However, when you are looking at the world records, or best-in-the-world class competitions like the Tour-de-France, that variance becomes irrelevant, because we're not looking at average males or females anymore. There, you are competing within a segment of the population representing the very fastest, most capable specimens our species can produce. To compete at these levels, you don't get there by just working hard and persevering. Everyone there is doing that. You also need the genetic advantage to get you that extra edge. And unfortunately, in that kind of competition, women are at an insurmountable disadvantage.

Sexual dimorphism is a real thing, and humans are no exception to it.

Note: There are some events where for whatever reason, women do seem to have an advantage over men, such as in ultra-distance swimming.

Answered by whatsisname on December 21, 2021

You pointed it out yourself: “Men are born with a biological physical advantage.” It’s mostly due to a naturally higher level of testosterone.

If you compare men and women in various sport world records you’ll find roughly a 10–20% advantage for men. Usually a bit less in endurance sports and older age groups.

Of course individuals differ (it’s a bit like a Gaussian distribution) and there could be a woman who’s so talented and exceptional in every aspect that she can beat men at the highest level. But that’s highly unlikely, especially since most racing authorities have different limits on testosterone (even if no doping can be proven) for men and women. A woman with a naturally high testosterone level wouldn’t be allowed to compete and it’s doubtful whether any amount of talent can make up for that.

An example which comes to mind is Chrissie Wellington, who managed to be among the top in overall (men+women) score in world class Ironman Triathlon events several times:

In July [2011], Wellington bettered her own ironman-distance world record at Challenge Roth by exactly one minute, to 8:18:13. Her marathon time of 2:44:35 was also a new world record. Only four men finished in front of her, and only one man, the winner Andreas Raelert, who also set a new world record, was able to beat her marathon time.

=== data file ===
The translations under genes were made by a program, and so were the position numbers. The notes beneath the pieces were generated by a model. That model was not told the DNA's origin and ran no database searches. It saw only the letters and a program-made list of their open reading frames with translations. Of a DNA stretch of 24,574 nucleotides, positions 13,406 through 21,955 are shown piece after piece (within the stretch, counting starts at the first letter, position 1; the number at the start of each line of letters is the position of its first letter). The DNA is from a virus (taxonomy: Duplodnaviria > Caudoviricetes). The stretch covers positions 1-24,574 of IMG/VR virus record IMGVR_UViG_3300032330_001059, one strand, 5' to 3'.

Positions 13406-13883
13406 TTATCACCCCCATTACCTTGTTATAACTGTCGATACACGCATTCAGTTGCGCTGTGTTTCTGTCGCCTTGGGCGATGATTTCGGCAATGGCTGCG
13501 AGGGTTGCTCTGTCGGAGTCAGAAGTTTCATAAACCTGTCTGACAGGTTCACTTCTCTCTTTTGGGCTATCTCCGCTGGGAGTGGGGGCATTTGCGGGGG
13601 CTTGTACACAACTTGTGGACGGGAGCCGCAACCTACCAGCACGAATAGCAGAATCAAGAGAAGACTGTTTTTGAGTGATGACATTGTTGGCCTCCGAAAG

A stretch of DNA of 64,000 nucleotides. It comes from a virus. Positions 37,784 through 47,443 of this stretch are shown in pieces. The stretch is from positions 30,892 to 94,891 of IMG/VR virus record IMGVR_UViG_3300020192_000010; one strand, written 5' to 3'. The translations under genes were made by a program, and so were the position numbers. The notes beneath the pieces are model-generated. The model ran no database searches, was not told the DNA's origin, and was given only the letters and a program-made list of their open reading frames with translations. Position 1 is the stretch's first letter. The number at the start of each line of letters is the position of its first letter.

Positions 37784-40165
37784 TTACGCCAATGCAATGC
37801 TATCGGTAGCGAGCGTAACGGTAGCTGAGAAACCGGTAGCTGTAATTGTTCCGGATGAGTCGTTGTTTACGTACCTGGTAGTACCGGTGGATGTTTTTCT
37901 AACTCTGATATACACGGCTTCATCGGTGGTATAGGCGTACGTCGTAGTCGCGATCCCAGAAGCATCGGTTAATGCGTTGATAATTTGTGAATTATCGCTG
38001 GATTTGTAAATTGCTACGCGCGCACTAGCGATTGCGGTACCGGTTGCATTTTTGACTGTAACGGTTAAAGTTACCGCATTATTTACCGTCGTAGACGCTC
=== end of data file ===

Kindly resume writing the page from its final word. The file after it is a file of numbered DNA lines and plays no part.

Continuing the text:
(emphasis mine)

Of course all of this is about world class level. On an amateur level (up to about federal championship level) it’s totally possible for women to overcome that 10% disadvantage with better training and beat men (who train worse, are less talented etc.).

Answered by Michael on December 21, 2021

For a given level of fitness, wattage is proportionate to weight: that is, a 50-kg rider who can generate 4 W/kg could be considered to be at the same level of fitness as a 75-kg rider who can also generate 4 W/kg.

When riding on level terrain, though, your power/weight ratio doesn't determine your speed, it's your raw power output. So the 75-kg rider (generating 300 W) will beat the 50-kg rider (generating 200 W) every time. On climbs, the smaller rider will have the advantage because gravity becomes an important factor.

The average woman is smaller than the average man, so she'll be at a relative disadvantage in the hour. Of course, average people don't attempt the hour record, but until a woman who's about as big as a man attempts it, we probably won't see women overtake men in that event.

It's worth pointing out that there are some cycling records held by women: fastest motorpaced speed on a bicycle (Denise Mueller-Koronek), and highest annual mileage bicycled (Amanda Coker). Women have won both the Transcontinental Race (Fiona Koblinger) and the Trans-America Bike Race (Leal Wilcox).

Answered by Adam Rice on December 21, 2021